12 Bar Shuffle Riff

Learn to play the 12 Bar Shuffle Riff that is the foundation of loads of iconic blues guitar tracks!

View the full lesson at 12 Bar Shuffle Riff | JustinGuitar

I’ve been practicing this for a while but it doesn’t sound very good.
The open string is always much louder than the fretted one.
Do you have a tip for the technique of the picking hand?

You can try palm muting on picking hand.

Will there be a short lesson of the „improved“ Part from 10:10 onward? Or will that be part of a future lesson?
Cause it sounds awesome but I can’t quit figure it out from the video.

@Garry82 welcome to the community.
Slow the video down and listen to what Justin is playing.
Experiment with what you see and hear. That is the best way
to learn and train your ears.

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Palm muting is key here otherwise it will tend to sound a bit too loose and not in control.
Also making sure your fretting fingers are right behind the frets (if they’re not already) will help them come out.


Justin makes a comment here about how much fun the Blues are in this lesson and I think that maybe that’s because playing the blues really works as a “team sport”! I’ve always marveled at musicians getting together and playing off one another - particularly in Bluegrass. This is super fun.
Thanks for all of the comments above - I learned how to slow the videos down here because of one comment and the tip of palm muting is a great hack! Cheers all.

Hi Garry82,

The first thing he shows here (at around 10:10, when he says “you can add a little mute”) is actually muting with the left hand. Right after the “1” count, but before before the “and of 1”, he mutes the bass strings by laying the middle and third fingers of his fretting hand on the strings. I’ve tried to learn this, it’s pretty tricky!

In the blues rhythm module he describes how to achieve the same effect with right hand muting:

(starts around 2:50 in that video). I believe he uses the right hand, because in that video he’s playing barre chords. When you’re playing a one-finger open chord, you can mute with the fretting hand.

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Hey, folks! I find I’m having serious trouble doing this with the pick, but find it much easier doing it with my thumb and forefinger. Is that legit?

Many famous blues players do this, like Billy Gibbons from ZZ Top and Joe Bonamassa. You will want to eventually learn it with a pick as well, as it builds your “pick awareness” which you will need when you play single notes and double-stops.

I suggest practicing it both ways. Both methods will help you moving forward. :sunglasses:

Thanks, sir! I just wanted to make sure I wasn’t falling into guitar heresy… I don’t want to get caught up into keeping bad habits permanently. And just to be clear, I’m pretty darn certain I will never be a famous blues player! :thinking:

Hi, I am struggling to put this 12 bar shuffle riff into practice, is there any songs you know that would allow me to play this riff over it? Preferably in A major?

Hey Martin,

Many on youtube etc.

Try this one out. Should fit nicely.

Cheers, Shane


Just started on this riff and gee wizz it burns my pick hand forearm.
I can make it sound ok just not for long until the lactic acid build up gets too much.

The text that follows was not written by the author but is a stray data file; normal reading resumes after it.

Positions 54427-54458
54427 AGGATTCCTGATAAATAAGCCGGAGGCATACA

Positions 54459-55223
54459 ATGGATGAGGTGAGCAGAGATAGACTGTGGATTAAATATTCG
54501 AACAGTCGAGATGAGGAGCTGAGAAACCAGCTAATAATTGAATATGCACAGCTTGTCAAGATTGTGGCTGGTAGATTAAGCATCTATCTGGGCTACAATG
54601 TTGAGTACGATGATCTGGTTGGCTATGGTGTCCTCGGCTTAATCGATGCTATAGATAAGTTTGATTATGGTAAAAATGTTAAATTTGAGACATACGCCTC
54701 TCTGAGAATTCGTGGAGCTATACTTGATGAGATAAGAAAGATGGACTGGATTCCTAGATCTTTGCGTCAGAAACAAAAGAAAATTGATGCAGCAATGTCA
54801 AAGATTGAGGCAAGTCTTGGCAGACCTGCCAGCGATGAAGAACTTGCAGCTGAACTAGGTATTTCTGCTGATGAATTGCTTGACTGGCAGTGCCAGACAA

I suggest limiting your practice of this to 5 minutes a day, and consider practicing it only every other day until your muscles get used to the new task. Pushing too hard for too long leads to all kinds of physical problems beyond just sore muscles.

Also, as difficult as it is, try to relax your muscles as much as possible while practicing this. The tension in your muscles for extended periods is what leads to tennis elbow, carpal tunnel, and other tendonitis-type issues.

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Cheers Fast-Eddie. Very good advice.
Funnily enough after my comment I tried this again concentrating on relaxing my strumming arm and it was much better. Still probably best for me to take this slowly as you suggest though.

I have a question about playing the shuffle riff in E. I know how to play the E and A from the key of A shuffle but how do you play B?

The easiest way is to play the B7 chord.

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@erikan do you know 2 note power chords? If so B is two frets up from A. You can use a E string Root at the 7th fret or an A string root at the 2nd fret.
If you don’t know two note power chords. Place your index finger on the 2nd fret of the A string, place your ring finger on the 4th fret of the D string. Use you pinky to play the added note on the 6th fret A string. If that is to much of a stretch use the E string 7th fret.

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Hi, just to elaborate on the replies by @Socio and @stitch

You can play the open B7 chord (x21202), in which case you don’t get the full chunka-chunka effect because you’re not adding that note two frets above the 5th. But, it still sounds cool and it’s often played this way.

Or, you can play a B power chord, either at fret 2 (5th string root) or fret 7 (6th string root). This has the advantage of giving you the possibility of reaching out with your pinky and getting that 2nd note on beats 2 and 4. It’s a stretch, though, and takes some practice.

BTW, Justin teaches some more advanced techniques on a shuffle rhythm in E in this video:

He explains about the B power chord (can’t remember if he also shows the B7, I think he does).